As many of you already know, Marvel have been setting up the multiverse for a little while now. And here we are, once again showing the possibilities and the dangers of the multiverse.
It all starts with an action sequence that shows Doctor Stephen Strange (Benedict Cumberbatch) dying while trying to help a young woman, America Chavez (Xochitl Gomez). America can jump from from one multiverse realm to the next, but doesn’t know how her power works, and she eventually ends up in what seems to be our world, where she is saved from a giant monster by . . . Doctor Stephen Strange, assisted by Wong (Benedict Wong). Powerful forces seem intent on destroying America, which leads to Doctor Strange asking for the help of Wanda Maximoff aka The Scarlet Witch (Elizabeth Olsen) . . . which actually ends up making everything worse. An ancient text could provide the key to fixing the whole situation, but that might need some more travelling between universes.
With the kaleidoscopic imagery throughout, elements of celestial horror, a nice line in macabre humour, and an inevitable Bruce Campbell cameo, Sam Raimi fans should be delighted by his return to directing superhero fare. The material, revolving around a quest for an ancient book that may save or damn mankind, feels like a natural fit, and there are a couple of genuinely glorious moments in the third act that show just how much Raimi was allowed to retain his Raimi essence. I can easily say that I enjoyed this more as a blockbuster Raimi movie than as a superhero movie.
The screenplay, written by Michael Waldron, does a good job of explaining the situations, characters, and rules without bringing everything to a grinding halt. Waldron has experience with multiverse-based entertainment, having been a writer on both Loki and Rick & Morty, and he excels when it comes to clarifying concepts that are then complemented by Raimi’s directorial decisions. He also does well while exploring an aspect that was kept out of a lot of the advertising on the lead up to the release of the film, something I won’t spoil here, and I was pleased to find that this was another Marvel movie that opted to question decisions made by main characters over the years, and to muse over who gets to decide what is ultimately good and bad.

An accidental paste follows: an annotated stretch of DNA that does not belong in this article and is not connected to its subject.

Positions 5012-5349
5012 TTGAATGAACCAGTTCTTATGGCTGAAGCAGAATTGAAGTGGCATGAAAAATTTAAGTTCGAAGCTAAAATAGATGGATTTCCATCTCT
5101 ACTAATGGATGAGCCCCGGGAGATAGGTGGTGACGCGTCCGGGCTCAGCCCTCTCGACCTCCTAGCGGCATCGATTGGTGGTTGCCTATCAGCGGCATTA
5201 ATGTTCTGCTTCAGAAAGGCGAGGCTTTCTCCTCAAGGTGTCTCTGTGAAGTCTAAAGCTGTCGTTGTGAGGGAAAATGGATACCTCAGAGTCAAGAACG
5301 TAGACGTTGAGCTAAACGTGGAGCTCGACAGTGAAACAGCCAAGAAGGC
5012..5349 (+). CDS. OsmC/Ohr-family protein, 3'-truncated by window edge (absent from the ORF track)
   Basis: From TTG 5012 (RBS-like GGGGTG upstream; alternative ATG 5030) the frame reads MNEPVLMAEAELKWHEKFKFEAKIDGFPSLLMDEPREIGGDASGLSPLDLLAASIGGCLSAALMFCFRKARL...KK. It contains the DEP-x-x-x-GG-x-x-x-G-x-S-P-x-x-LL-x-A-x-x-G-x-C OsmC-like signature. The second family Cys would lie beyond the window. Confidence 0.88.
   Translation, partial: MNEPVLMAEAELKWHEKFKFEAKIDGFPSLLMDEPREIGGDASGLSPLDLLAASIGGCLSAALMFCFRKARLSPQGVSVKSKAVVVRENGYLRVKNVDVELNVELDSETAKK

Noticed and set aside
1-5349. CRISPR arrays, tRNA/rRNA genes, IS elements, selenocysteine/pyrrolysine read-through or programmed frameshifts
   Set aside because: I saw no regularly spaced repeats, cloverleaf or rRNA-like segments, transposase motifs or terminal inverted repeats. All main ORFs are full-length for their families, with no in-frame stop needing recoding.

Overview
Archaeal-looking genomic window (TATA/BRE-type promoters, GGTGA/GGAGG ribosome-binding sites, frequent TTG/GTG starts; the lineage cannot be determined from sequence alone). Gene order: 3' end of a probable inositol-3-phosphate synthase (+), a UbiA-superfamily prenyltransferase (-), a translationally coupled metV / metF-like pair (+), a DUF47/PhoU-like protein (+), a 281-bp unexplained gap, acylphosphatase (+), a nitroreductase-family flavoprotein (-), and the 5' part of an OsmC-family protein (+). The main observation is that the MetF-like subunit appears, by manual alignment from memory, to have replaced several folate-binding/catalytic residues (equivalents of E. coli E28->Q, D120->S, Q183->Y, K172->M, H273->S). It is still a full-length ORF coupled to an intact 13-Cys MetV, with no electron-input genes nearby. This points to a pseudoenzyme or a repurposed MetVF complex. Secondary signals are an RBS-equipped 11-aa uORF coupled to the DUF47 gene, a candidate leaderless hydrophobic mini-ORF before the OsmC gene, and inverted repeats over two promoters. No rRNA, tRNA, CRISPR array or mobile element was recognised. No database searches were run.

Everyone does well in their main roles, with some people (mainly Cumberbatch, Olsen, and Rachel McAdams, once again playing the lovely, and beloved, Christine) clearly having some fun portraying multiple versions of their characters. And Cumberbatch can do the magic-creating finger/hand movements in his sleep by now, surely. Gomez is a great new addition to the cinematic roster of Marvel main characters we have had so far, playing her character with a lovely mix of sadness, strength, and sass, and Wong has been one of the best supporting players in any of the MCU movies since his first appearance (although there are a number of actors who would deserve to be in contention alongside him). Chiwetel Ejiofor also needs to be mentioned here, with his character, Baron Mordo, being used in a way that allows him to do more than just be another potential enemy of Strange.
I’ve saved my main criticisms until the end though, because this is far from perfect. Some scenes are just too overstuffed, some of the dialogue, already embraced by a large part of the fanbase, is too hokey and trying too hard to become instantly quotable, and it’s easy to say that this isn’t the best recent multiverse movie release (which would be Everything Everywhere All At Once). It’s not even the best recent Marvel multiverse movie release though, with Spider-Man: No Way Home proving to be a much more satisfying end product. The reason? Cameos.
Yeah, let’s end this review by talking about cameos. Not Bruce Campbell. He is welcome in every Sam Raimi movie. And Spider-Man: No Way Home showed just how enjoyable the right cameos could be. Unfortunately, Marvel haven’t realised what they got so right there, cameos that allow them to work some interesting story strands together from their recent history into something that felt much more satisfying, and like closure for many, and go back to making the mistake of using cameos as obvious set up for whatever path they want to lay ahead. One major character aside, someone seen in the recent animated “What If?” show, all of these cameos made me roll my eyes and wish that I didn’t recognise any of the faces onscreen. It’s irritating, feeling like a way to tease people or test reactions to potential future (re)casting. And it sadly makes up what feels like a decent portion of the middle of the movie.
None of the negatives are enough to stop this from being a good time. There’s enough money and talent here that it would seem almost impossible to make something truly awful. But, as the film itself shows us, there are infinite possibilities.
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